The subtitle is: "Why Economics Can't Explain the Modern World". It is the second volume in Deirdre McCloskey's exploration of how the bourgeois mindset caused the miracle of prosperity that has lifted much of the world out of abject poverty, and can do the same for many more, if we let it. My report on the first volume in the series is here.
The emphasis here is on varying explanations for the "astonishing enrichment" that occurred in many countries in a relative historical eyeblink. (E.g. Norway, where incomes went from $3/day/person in 1800 to $137 in 2006—and way more today.) As the subtitle implies, McCloskey argues this economic miracle did not have economic causes. Explanations need to meet various challenges: why did the miracle occur here and here, and not there, or there? Why then, and not before, after, or never? And (most important, and often missed) why a hockey-stick increase in prosperity, and not a "mere" modest 2-4% increase per annum? Instead, McCloskey says, the root cause was a flip-flop of respect and encouragement for the commercial professsions and the ideas and values that undergird them.
It's a little funny that this needs to be explained at all: the historical facts are pretty well known. Everybody had their eyes open at the time. Yet the explanations often come with the baggage of ideology (you've heard of Karl Marx, perhaps?). And others resemble the methodology of the blind men exploring the elephant: author A finds semi-plausible cause B, and flogs it mercilessly for a couple of academic papers or perhaps a popular tome that might crack the best-seller list.
So: McCloskey does a pretty good job of shooting down multiple alternative explanataions. It's clear that this is an ongoing academic debate. (And, caveat lector, we are only getting her side of the story here.)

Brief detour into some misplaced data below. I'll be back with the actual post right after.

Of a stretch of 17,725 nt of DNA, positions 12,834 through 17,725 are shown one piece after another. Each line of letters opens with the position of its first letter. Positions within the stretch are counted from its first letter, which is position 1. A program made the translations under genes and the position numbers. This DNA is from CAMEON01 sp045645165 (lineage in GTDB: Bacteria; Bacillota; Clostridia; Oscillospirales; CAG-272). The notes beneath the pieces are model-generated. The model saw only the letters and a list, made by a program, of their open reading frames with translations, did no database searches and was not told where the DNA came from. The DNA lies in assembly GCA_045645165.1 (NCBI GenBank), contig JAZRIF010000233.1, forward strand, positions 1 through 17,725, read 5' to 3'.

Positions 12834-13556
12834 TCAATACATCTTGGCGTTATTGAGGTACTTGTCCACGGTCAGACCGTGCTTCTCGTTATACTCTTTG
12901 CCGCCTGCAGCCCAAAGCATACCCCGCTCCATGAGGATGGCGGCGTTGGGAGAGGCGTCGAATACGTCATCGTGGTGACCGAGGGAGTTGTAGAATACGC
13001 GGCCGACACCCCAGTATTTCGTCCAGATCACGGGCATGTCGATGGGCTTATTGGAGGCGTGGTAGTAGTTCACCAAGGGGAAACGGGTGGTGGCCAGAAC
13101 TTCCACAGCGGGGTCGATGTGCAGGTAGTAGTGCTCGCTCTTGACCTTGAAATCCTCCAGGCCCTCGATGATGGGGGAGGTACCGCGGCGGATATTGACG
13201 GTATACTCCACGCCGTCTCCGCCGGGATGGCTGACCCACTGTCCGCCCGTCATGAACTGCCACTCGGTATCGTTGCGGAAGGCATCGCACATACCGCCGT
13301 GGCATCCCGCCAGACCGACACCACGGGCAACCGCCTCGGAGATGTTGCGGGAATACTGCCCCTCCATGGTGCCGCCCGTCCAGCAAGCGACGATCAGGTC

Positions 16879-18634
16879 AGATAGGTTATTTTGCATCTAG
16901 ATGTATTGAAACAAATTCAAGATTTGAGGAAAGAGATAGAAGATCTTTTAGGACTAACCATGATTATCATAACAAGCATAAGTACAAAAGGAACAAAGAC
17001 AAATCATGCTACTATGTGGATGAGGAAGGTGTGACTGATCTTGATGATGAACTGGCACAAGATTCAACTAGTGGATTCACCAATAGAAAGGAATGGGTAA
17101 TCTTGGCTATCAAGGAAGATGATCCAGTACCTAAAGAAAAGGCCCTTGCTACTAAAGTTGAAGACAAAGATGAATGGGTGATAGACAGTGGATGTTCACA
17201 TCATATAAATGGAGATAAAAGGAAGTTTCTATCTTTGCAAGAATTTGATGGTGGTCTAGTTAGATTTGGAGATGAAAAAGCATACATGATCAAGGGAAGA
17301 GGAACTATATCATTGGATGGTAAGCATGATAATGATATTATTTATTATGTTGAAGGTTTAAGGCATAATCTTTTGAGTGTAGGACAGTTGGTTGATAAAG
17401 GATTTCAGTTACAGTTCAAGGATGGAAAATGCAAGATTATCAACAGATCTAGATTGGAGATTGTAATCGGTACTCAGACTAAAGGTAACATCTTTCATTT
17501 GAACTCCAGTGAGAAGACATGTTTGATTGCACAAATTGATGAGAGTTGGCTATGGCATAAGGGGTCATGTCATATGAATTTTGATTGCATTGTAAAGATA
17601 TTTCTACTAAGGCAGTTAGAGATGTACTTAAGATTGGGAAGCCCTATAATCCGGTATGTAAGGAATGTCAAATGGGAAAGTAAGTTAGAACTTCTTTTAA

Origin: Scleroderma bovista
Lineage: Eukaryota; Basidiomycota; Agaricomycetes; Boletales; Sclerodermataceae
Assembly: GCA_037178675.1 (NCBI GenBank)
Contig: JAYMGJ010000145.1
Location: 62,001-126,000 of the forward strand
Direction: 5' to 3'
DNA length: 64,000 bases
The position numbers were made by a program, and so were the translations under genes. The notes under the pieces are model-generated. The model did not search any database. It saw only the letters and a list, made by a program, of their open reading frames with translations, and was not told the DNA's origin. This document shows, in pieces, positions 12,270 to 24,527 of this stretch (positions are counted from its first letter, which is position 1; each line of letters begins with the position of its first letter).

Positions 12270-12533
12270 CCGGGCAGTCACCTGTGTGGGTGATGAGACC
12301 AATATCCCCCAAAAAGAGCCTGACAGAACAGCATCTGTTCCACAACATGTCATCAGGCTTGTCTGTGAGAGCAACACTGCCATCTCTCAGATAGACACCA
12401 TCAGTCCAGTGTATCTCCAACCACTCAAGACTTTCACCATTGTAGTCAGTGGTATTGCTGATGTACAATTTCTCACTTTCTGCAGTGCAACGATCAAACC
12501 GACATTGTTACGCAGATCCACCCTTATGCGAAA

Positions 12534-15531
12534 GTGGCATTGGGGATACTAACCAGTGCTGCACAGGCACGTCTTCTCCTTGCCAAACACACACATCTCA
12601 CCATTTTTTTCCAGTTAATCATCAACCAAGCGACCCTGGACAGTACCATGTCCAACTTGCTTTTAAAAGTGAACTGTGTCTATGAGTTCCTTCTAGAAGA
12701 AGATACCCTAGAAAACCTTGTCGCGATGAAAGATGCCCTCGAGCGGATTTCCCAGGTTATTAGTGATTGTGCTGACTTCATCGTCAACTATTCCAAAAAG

As I noted about the previous volume, McCloskey's style is at the opposite pole from much academic prose. I will plagiarize myself: it's personal (lots of "I"s and "you"s) very funny in spots, fearless and aggressive in argument. Not condescending at all.
I'm not (however) totally persuaded. I tend to the "just dumb luck" theory of economic prosperity: a synergistic combination of factors that nobody intentionally combined or designed, not even obvious in retrospect. Certainly McCloskey's "dignity" revolution is one of those factors; but maybe not the only one?
But I'm a dilettante in this field, so I'm probably wrong. Or maybe I missed or misunderstood the part where McCloskey discussed this. Ignore me.
I was also slightly disappointed by McCloskey's dismissal of Gregory Clark's argument that genetics might have some role in the human social behavior that underlies economic activity. Probably because I'd just read Nicholas Wade's recent book that treats that argument more fully and respectfully. McCloskey gets pretty rude, for example her gratuitous use of "Untermenschen" to caricature Clark's description of various nationalities. That's argumentum ad Hitlerum. Unworthy.
But whatever the details, the point remains: if you want a prosperous society (with all the attendant bells and whistles of peace, health, and opportunities for human flourishing), it's very important that the bourgeois virtues be honored, and the forces of innovation and trade be respected. What was done can be undone.
Virginia Postrel (of course) makes the explicit point better than I: the left wing political elite (including our President) thinks that it's deeply insightful to mock and deride business ("You didn't build that"). Also see Michelle Obama's unsage advice to avoid "corporate America" in your career plans. After reading McCloskey, those attitudes are, at best, a source of head-shaking despair about the future of our country.